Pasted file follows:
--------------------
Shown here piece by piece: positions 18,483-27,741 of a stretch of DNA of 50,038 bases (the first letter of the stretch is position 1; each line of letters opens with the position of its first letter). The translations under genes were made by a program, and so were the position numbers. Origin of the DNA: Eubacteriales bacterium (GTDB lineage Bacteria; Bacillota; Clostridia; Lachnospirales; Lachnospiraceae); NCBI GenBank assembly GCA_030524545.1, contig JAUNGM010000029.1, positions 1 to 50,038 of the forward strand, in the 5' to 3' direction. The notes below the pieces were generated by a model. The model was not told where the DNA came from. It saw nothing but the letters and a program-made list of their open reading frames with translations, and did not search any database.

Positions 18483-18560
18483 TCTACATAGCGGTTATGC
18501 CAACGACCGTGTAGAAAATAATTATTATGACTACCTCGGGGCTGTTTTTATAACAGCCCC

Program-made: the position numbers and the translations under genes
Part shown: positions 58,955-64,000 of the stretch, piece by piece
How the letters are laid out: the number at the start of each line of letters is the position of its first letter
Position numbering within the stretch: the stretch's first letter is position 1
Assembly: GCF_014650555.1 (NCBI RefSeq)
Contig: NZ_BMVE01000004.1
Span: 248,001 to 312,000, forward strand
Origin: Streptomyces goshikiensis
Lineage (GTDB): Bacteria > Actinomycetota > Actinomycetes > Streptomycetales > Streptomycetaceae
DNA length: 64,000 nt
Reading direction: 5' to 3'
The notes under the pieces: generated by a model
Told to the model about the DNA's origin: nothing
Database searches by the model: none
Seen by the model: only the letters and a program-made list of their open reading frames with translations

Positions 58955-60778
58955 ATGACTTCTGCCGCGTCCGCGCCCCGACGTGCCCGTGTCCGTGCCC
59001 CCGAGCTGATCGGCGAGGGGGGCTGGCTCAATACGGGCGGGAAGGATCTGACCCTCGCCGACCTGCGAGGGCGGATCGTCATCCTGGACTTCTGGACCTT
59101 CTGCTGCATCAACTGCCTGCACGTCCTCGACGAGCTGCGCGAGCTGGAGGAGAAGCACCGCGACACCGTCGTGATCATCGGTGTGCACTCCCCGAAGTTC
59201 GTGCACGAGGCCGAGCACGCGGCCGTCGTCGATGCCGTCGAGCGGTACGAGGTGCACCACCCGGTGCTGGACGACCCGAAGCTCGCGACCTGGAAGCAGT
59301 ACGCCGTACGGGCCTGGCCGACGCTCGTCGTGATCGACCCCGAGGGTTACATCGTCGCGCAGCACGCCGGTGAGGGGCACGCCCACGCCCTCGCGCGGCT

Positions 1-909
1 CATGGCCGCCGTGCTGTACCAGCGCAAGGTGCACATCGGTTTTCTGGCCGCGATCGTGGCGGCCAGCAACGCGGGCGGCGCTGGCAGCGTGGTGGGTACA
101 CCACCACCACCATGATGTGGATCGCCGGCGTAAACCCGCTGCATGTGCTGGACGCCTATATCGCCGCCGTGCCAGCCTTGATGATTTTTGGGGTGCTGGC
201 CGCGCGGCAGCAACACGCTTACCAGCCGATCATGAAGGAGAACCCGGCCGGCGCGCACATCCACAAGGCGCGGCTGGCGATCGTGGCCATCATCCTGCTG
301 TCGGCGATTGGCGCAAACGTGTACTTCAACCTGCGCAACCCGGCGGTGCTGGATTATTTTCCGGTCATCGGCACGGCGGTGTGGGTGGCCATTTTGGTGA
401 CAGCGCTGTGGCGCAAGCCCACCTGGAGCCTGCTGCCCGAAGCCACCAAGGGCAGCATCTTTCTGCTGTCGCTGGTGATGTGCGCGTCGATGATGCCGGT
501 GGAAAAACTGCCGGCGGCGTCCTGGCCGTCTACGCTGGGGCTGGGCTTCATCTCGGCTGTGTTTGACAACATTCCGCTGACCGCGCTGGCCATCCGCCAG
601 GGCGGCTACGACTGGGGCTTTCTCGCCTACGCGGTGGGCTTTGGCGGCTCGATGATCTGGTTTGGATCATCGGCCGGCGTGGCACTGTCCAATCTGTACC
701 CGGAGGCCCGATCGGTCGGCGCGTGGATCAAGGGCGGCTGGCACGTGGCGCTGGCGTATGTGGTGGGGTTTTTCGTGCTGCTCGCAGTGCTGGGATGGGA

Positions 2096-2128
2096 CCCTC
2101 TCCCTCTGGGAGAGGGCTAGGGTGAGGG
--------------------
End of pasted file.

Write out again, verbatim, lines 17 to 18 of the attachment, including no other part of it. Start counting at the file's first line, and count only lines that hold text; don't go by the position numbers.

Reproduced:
Told to the model about the DNA's origin: nothing
Database searches by the model: none